This paper offers a reflection on 15 years of policy change in the City of Cape Town aimed at fostering sustainability from the perspective of a City practitioner. The persistent continuation of unsustainable outcomes, despite ongoing policy reforms, is understood as a combination of the emergence of wicked problems, within a changing local government mandate, in the absence of a transformation of institutional structures, tools and approaches. While the approach to policy reform in Cape Town has focussed on reducing substantive uncertainty through its knowledge-based approach, we show that in the context of an expanding local government mandate, sustainability becomes an aspect of many departments’ directive resulting in strategic uncertainty. The untransformed traditional line-function-based structure of local government in turn works against integration between departments (fundamental for addressing non-linear wicked problems), thus promoting institutional uncertainty. In addressing this combination of strategic and institutional uncertainty, our findings indicate that integration has to happen in the policy stage in order for sustainability principles to be implemented in relevant departments; that implementation requires resourcing across the institution, and ought to be included in departments’ targets; and that competing and conflicting rationalities underpin the policy–practice gap. It is suggested that a first step in breaking down the strategic and institutional uncertainties would be to foster shared values through creating deliberative spaces within the City in which debate, discussion and learning can occur. © 2015 Taylor & Francis Source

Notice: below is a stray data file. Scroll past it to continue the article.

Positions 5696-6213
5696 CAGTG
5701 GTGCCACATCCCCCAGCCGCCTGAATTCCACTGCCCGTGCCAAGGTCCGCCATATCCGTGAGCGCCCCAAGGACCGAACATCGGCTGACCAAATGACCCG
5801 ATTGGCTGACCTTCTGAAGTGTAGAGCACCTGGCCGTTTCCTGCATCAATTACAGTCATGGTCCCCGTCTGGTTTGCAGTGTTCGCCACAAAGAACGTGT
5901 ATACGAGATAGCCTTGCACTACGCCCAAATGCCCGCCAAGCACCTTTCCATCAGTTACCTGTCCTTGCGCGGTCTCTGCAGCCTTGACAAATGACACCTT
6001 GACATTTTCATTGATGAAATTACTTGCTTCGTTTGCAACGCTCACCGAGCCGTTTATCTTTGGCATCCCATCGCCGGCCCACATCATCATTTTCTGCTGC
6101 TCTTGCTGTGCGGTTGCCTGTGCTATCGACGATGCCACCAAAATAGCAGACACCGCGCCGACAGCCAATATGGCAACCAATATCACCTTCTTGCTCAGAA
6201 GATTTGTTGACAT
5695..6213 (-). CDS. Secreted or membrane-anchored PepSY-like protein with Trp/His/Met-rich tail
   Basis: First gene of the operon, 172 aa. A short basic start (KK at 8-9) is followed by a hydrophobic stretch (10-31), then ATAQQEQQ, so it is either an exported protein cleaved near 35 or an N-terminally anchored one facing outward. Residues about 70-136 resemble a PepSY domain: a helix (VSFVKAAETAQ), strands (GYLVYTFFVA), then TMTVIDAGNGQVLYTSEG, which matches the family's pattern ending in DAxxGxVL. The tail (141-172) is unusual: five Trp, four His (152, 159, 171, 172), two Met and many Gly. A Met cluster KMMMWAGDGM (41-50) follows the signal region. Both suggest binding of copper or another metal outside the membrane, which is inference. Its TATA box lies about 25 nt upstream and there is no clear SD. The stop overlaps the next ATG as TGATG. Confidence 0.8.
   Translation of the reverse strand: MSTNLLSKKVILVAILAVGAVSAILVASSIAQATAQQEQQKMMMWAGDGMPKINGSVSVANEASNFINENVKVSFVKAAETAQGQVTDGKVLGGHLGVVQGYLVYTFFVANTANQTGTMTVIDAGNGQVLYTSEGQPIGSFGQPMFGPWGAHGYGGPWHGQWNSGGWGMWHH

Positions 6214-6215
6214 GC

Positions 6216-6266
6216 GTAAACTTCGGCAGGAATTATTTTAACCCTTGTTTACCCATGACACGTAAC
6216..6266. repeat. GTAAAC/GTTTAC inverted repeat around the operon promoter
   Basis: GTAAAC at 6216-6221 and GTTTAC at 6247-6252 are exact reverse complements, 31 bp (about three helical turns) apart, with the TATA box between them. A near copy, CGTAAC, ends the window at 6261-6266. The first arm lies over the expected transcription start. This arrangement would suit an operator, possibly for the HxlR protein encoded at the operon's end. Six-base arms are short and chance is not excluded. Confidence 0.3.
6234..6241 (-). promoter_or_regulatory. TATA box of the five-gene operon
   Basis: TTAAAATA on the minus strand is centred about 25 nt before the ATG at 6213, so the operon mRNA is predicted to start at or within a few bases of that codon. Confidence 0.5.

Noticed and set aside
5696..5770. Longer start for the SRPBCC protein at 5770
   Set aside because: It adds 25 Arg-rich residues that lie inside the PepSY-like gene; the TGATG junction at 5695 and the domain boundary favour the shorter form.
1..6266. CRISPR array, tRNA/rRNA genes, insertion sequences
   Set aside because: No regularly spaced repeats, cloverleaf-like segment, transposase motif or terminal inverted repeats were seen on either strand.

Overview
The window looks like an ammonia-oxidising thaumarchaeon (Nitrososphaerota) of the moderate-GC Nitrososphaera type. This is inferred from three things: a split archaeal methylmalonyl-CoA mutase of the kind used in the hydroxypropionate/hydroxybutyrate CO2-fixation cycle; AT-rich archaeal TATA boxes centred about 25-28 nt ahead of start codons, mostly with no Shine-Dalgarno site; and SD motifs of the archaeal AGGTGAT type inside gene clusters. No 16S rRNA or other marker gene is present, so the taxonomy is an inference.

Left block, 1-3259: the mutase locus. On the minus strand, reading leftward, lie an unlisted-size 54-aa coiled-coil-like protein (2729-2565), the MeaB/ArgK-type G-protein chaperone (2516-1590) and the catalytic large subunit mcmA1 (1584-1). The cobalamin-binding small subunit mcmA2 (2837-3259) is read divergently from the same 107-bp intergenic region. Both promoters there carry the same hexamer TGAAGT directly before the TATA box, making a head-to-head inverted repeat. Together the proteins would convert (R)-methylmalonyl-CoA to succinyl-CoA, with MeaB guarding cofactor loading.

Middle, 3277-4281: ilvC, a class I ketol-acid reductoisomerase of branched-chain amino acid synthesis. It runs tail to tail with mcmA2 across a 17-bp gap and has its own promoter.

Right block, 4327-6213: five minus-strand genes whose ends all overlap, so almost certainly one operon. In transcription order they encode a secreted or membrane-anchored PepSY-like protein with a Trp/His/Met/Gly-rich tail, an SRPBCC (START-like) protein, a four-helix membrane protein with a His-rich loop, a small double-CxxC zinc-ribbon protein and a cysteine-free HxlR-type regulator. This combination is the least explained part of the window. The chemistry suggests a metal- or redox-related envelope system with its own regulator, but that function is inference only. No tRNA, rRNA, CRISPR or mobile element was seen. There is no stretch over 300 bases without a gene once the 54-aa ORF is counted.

Ballantyne N.,City of Cape Town
Proceedings of the 20th Conference on the Domestic Use of Energy, DUE 2012

The paper sketches the history of the development and implementation of free basic electricity in South Africa. It covers the promises made by politicians, the establishment and work of the Electricity Basic Services Support Tariff (EBSST) Task Team. The paper discusses the challenges of the continued provision of free basic electricity (FBE) with tariff increase restrictions (imposed by the National Energy Regulator of South Africa)for those consumers who receive FBE, in a climate of general tariff increases in the order of 25% per annum, and the drive for energy efficiency. © 2012 Cape Pennisula Univ of Tec. Source

Claassens M.M.,Stellenbosch University | Claassens M.M.,University of Amsterdam | Jacobs E.,Stellenbosch University | Cyster E.,City of Cape Town | And 6 more authors.
International Journal of Tuberculosis and Lung Disease

SETTING: This study was conducted in Cape Town in two primary health care facilities in a sub-district with a high prevalence of bacteriologically confirmed pulmonary tuberculosis (TB). OBJECTIVE: To determine the proportion of adults with respiratory symptoms who attend health care facilities but are not examined for nor diagnosed with TB in facilities where routine TB diagnosis depends on passive case finding. DESIGN: A total of 423 adults with respiratory symptoms exiting primary health care services were consecutively enrolled during April-July 2011. RESULTS: Twenty-one (5%) participants were diagnosed with culture-positive TB. None had sought care at the facility for their respiratory symptoms, none were asked about respiratory symptoms during their visit and none were asked to produce a sputum sample. Nine cases had attended the facility for reasons regarding their own health, while 12 cases were accompanying someone else attending the facility, or for another reason. CONCLUSION: Patients with infectious TB attend primary health care facilities, but are not recognised and diagnosed as cases. Health care staff should search actively within facilities for cases who attend the health care services to ensure that cases are not missed. Intensified case finding should start within the facility, and should not be limited to patients who report respiratory symptoms or who are human immunodeficiency virus positive. © 2013 The Union. Source